On the other hand, how to compensate the special expenses arising from disabilities has been the central theme last decade in Japan too. The Services and Supports for Persons with Disabilities Act of 2005 introduced a fixed self-pay rate of 10% substituting for the ability-to-pay principle. The cause of its installation was the budget shortfall of care services for people with disabilities. The Japanese with disabilities were required to pay some of those expenses themselves. This differed greatly from France, and brought about strong criticism from the parties in interest, especially people with disabilities. The fixed self-pay rate of 10% is left undeleted after the law revision of 2012, but now, monthly self-pay burden ceilings are set for each income bracket. Therefore, the low-income bracket has no self-pay burden. A special consideration is made for them to avoid excessive burdens. The Japanese system falls just one step short of the French one, but as expressed in my book, the fact that the former has accepted such measures is worth noting and is of importance.

The 2000s is an epoch of great change for people with disabilities not only in France but also in Japan. The international norms and rules, like the Directive of 2000 or the Convention of 2006 have greatly affected policies in both countries, but the spontaneous motivations toward reforms are also hard to ignore.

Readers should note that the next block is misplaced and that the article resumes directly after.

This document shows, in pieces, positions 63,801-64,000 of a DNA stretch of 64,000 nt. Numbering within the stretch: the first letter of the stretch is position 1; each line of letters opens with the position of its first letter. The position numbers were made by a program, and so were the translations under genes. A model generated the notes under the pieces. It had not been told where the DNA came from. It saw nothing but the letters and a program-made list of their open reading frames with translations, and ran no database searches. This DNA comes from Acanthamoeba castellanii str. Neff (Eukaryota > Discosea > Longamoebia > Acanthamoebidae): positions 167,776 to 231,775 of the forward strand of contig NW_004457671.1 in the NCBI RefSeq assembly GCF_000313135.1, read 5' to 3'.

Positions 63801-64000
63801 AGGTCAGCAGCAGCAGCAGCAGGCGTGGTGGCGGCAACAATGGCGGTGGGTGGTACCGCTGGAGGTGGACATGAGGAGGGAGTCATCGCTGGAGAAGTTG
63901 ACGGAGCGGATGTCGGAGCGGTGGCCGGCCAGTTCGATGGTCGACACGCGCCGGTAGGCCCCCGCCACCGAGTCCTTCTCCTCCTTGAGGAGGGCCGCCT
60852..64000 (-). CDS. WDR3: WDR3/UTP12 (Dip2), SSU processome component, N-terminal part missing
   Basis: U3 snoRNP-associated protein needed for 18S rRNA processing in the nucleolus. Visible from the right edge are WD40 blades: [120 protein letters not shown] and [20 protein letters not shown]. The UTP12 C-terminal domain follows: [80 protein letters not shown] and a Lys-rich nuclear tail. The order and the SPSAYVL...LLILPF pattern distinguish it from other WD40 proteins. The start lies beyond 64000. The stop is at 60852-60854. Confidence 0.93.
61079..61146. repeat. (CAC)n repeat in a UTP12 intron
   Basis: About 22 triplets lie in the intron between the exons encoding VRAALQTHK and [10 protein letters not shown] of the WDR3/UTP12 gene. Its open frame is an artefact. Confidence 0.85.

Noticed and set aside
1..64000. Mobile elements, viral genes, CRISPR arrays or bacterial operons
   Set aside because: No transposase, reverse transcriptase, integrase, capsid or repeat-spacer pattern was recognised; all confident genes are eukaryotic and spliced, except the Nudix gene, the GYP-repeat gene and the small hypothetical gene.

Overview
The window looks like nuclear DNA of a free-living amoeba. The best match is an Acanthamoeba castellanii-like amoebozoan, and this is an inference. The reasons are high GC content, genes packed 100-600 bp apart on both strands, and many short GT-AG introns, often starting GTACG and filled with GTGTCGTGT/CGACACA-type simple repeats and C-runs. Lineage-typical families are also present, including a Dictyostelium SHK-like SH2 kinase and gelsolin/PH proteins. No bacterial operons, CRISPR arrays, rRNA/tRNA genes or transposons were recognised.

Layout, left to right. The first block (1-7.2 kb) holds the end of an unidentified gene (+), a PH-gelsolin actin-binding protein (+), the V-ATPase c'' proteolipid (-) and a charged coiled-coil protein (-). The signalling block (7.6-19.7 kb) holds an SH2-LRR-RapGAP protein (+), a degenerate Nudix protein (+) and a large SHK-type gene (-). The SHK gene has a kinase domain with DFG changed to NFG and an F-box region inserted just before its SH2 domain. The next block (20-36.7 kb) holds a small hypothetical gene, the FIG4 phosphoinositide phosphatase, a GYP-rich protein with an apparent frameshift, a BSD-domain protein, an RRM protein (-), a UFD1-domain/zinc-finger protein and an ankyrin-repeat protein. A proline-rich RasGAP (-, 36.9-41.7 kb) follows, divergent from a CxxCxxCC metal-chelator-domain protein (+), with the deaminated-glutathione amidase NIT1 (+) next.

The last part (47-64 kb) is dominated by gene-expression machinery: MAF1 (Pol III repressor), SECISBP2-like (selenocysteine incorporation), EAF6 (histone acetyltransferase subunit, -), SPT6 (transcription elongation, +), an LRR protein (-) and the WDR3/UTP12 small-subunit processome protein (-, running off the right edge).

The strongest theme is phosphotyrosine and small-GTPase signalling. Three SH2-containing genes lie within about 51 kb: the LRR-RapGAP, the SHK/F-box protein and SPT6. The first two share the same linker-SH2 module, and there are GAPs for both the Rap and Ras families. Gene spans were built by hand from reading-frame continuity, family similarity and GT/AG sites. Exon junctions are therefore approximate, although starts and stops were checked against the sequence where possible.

Of course there are a lot of differences between French and Japanese policies when investigated in detail. For example, with regards to the quota system, the French employment rate of people with disabilities is 6%, whereas for the Japanese, the rate is a mere 2%. However, both countries now think that the principle of anti-discrimination is a very important norm in employment of people with disabilities.
As for the expenses deriving from disabilities, the basic attitudes toward them are quite different between France and Japan. It is thought that people with disabilities need not absorb such charges in France, but it is not so in Japan. Instead, the Japanese system also tries to reduce the burden of people with disabilities by paying adequate attention to the low-income bracket, thus covering the expenses through society, meaning with tax.
Reforms of policies for people with disabilities are still ongoing. There is always more to do. Both France and Japan continuously need to tackle arising diverse issues in order to improve the policies for people with disabilities.